And then came the second surprise, the one that really wasn't a surprise at all because anyone who knows anything would have been anticipating it for weeks-- Loretta came out along with Brendon, Little Jack, and Jack's full band for a duet on Portland, Oregon and Whispering Seas, which was the b-side to her first single and a song she apparently never performed live. It's a song that Jack once told John Peel he loved, so for her to perform it with him had to have been a dream come true for him.  Leading into it, he told a story about calling her up to ask if she'd perform with him, impersonating her disguising her voice on the phone and how she called him "baby". 

It was so very sweet and funny to watch them together, her seemingly hesitant to get close to him for fear he'd knock her over with his bouncing about, and him wanting her close to sing with him and so he could hug her and kiss her forehead. Then Jack praised her as the most important female song-writer of the 20th century and Brendon Benson held out his arm to squire her off the stage.  Before she was even completely off, Jack maniacally launched into Black Bat Licorice and my brain exploded completely (and, boy, do I wish there was video of that).  

After Sixteen Saltines and then Ball'n'Biscuit, he surprised me yet again by having his tech bring out the Kay, which is normally the signal for Seven Nation Army and the end of the night.  It seemed so unusual for him to be done right after B'n'B, that song's usually used mid-set to amp the crowd up. But no, he was just teasing and gave us a heavy cover of Stones In My Passway, then handed the Kay back for two more songs before bringing it out again to finally, triumphantly, call it a night.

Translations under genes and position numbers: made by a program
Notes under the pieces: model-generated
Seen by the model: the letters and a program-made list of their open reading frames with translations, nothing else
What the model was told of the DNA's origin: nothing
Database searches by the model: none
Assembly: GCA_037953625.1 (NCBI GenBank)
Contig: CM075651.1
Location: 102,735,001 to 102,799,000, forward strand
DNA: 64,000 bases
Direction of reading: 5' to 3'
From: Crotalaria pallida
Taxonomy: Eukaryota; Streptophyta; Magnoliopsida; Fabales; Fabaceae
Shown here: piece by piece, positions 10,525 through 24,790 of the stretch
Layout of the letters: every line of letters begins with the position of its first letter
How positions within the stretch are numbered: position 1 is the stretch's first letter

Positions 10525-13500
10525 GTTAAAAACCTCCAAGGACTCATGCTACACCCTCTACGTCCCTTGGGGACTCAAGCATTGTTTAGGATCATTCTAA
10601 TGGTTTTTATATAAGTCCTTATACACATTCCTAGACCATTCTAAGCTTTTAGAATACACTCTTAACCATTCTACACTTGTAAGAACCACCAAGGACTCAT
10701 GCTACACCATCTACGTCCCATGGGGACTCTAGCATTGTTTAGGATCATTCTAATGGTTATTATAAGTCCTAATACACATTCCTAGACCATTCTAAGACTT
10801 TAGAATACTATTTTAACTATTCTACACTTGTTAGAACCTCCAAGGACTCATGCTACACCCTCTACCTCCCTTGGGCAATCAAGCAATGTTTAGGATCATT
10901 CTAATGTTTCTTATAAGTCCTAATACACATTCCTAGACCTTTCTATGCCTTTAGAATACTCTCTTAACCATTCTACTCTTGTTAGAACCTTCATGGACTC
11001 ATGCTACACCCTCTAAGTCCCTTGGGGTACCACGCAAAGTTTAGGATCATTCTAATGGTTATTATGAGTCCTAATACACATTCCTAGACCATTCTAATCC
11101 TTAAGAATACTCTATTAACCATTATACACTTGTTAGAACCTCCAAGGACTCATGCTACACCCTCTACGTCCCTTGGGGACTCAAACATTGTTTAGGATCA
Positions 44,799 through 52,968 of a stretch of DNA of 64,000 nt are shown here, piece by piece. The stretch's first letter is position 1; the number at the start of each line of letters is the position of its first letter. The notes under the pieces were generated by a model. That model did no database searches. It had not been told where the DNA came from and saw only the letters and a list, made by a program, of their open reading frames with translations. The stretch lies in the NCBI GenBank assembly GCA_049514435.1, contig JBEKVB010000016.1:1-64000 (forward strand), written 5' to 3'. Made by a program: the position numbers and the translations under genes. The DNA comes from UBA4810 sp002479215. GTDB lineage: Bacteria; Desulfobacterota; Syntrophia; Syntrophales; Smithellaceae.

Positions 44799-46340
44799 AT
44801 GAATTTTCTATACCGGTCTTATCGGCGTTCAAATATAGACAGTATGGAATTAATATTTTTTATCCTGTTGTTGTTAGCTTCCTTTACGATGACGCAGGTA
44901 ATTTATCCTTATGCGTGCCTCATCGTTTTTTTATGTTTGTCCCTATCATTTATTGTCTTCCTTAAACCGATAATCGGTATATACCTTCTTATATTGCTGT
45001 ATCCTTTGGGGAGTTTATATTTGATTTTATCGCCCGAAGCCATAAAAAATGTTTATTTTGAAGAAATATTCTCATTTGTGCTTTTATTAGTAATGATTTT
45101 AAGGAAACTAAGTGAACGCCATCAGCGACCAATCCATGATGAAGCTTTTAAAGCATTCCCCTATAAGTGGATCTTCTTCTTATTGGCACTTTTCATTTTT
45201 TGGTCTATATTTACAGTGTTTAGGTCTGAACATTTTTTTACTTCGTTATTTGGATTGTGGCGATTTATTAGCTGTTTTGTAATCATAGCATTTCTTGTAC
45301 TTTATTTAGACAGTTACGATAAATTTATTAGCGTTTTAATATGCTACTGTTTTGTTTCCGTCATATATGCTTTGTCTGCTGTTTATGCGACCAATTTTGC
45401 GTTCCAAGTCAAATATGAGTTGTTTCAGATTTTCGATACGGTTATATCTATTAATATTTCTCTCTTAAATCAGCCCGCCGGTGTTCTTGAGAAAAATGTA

This was the only show that's come close to being anywhere near as powerful for me as the one at the Masonic Temple in Detroit last summer.  And I'm not referring to what happened to me at that show, I'm talking about the whole thing, the energy the Detroit crowd fed to him, the joyfully ferocious way he responded to that energy, the surprises that night...  This one may even have surpassed that show, as I couldn't help but be empathetically proud for him when he announced at the end that the night had been one of his best moments yet in Nashville. As my pal Helen put it, "...by far my most lasting impression will be that everybody deserves, at least once, to look as happy as Jack looked tonight. It was one of the most touching things I've ever seen."   I'm still smiling over it now, almost a week later. 

Up next, Madison Square Garden and more surprises.  But here's where we've been so far.

No comments: